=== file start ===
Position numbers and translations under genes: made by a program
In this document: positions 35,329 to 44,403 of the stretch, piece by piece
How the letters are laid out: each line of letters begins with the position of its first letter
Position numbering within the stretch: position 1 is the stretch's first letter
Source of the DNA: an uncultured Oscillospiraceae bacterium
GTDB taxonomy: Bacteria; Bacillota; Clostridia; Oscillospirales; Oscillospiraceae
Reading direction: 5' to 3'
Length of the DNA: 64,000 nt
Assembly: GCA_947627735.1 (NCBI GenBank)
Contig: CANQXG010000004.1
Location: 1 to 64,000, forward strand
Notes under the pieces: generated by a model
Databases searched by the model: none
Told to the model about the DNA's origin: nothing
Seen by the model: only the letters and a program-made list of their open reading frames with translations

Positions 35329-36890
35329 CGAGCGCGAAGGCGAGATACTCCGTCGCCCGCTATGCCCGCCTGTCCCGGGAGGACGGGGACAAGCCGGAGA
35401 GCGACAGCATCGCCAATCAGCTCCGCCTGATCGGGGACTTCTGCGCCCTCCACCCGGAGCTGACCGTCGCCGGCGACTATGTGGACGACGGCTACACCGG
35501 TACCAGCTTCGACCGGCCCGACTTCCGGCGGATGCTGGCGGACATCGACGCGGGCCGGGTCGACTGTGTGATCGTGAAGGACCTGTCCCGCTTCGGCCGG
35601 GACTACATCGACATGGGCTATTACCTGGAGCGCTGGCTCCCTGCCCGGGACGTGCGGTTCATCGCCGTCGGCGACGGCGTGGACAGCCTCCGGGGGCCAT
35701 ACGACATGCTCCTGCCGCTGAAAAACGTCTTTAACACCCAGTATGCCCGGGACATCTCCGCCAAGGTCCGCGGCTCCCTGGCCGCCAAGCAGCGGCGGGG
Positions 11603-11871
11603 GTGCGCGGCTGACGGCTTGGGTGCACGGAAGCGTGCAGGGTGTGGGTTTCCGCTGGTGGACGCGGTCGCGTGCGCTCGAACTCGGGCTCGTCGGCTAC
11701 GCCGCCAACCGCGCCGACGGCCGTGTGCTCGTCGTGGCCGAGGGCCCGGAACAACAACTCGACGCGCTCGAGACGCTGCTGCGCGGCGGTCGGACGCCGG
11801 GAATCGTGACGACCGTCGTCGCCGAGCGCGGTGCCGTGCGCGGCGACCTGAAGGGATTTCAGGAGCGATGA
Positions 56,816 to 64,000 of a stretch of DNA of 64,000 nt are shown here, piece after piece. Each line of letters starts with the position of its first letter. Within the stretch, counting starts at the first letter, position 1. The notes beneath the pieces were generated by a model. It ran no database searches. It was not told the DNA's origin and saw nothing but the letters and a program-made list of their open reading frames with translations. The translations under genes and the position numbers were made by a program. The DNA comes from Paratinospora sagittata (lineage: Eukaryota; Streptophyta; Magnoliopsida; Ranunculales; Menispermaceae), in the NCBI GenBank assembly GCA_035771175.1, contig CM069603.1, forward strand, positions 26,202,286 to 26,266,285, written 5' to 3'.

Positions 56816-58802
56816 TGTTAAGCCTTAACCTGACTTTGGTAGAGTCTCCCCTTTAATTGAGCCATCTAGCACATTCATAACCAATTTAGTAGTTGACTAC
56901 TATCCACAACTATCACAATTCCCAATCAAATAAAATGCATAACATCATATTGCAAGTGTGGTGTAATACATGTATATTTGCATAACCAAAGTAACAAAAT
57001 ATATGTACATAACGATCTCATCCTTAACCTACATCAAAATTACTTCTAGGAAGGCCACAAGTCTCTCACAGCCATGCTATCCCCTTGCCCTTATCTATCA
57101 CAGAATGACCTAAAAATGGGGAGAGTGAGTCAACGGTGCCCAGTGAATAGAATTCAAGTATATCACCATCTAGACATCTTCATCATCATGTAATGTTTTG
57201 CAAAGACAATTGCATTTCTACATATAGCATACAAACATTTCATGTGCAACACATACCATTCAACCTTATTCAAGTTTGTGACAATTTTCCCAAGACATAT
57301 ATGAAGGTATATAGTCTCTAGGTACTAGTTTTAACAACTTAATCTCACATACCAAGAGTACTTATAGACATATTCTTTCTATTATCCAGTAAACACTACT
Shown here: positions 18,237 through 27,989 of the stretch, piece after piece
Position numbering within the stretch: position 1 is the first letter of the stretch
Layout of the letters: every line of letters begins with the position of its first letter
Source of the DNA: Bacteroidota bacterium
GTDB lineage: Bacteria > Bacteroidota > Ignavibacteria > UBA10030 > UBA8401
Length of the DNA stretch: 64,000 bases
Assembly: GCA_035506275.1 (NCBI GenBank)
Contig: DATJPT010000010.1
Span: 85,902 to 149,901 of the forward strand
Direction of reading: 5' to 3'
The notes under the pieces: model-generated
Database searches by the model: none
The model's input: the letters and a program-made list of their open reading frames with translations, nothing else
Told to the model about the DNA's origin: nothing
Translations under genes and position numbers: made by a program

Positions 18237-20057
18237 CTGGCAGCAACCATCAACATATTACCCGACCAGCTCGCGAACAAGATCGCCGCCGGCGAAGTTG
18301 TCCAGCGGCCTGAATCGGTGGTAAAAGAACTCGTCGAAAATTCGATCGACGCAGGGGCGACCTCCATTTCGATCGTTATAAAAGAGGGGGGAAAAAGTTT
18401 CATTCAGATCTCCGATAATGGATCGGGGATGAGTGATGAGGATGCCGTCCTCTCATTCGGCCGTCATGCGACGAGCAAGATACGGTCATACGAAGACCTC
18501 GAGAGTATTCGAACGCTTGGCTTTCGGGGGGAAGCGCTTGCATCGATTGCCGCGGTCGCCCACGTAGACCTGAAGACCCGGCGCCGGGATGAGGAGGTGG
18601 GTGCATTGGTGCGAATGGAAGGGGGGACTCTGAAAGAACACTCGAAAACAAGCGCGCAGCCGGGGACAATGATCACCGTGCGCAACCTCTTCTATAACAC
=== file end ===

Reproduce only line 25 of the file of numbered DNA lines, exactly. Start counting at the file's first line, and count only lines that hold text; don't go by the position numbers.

11801 GAATCGTGACGACCGTCGTCGCCGAGCGCGGTGCCGTGCGCGGCGACCTGAAGGGATTTCAGGAGCGATGA